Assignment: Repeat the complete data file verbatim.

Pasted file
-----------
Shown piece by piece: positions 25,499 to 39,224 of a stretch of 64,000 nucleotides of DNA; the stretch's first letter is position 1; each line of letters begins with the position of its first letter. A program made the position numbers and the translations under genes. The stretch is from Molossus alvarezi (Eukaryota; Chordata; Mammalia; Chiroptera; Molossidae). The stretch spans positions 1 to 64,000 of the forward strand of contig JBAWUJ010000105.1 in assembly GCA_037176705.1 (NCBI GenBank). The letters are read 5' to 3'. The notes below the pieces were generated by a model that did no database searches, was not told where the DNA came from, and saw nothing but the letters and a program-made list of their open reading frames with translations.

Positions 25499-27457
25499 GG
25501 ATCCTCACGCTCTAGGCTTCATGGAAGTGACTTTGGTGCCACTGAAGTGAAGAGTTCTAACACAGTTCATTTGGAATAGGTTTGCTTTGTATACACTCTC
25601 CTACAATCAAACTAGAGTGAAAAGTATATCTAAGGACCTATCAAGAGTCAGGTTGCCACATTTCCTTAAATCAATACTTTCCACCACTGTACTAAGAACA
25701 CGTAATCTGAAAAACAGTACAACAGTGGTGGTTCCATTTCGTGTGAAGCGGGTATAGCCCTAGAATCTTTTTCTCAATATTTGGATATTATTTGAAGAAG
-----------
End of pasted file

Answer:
Shown piece by piece: positions 25,499 to 39,224 of a stretch of 64,000 nucleotides of DNA; the stretch's first letter is position 1; each line of letters begins with the position of its first letter. A program made the position numbers and the translations under genes. The stretch is from Molossus alvarezi (Eukaryota; Chordata; Mammalia; Chiroptera; Molossidae). The stretch spans positions 1 to 64,000 of the forward strand of contig JBAWUJ010000105.1 in assembly GCA_037176705.1 (NCBI GenBank). The letters are read 5' to 3'. The notes below the pieces were generated by a model that did no database searches, was not told where the DNA came from, and saw nothing but the letters and a program-made list of their open reading frames with translations.

Positions 25499-27457
25499 GG
25501 ATCCTCACGCTCTAGGCTTCATGGAAGTGACTTTGGTGCCACTGAAGTGAAGAGTTCTAACACAGTTCATTTGGAATAGGTTTGCTTTGTATACACTCTC
25601 CTACAATCAAACTAGAGTGAAAAGTATATCTAAGGACCTATCAAGAGTCAGGTTGCCACATTTCCTTAAATCAATACTTTCCACCACTGTACTAAGAACA
25701 CGTAATCTGAAAAACAGTACAACAGTGGTGGTTCCATTTCGTGTGAAGCGGGTATAGCCCTAGAATCTTTTTCTCAATATTTGGATATTATTTGAAGAAG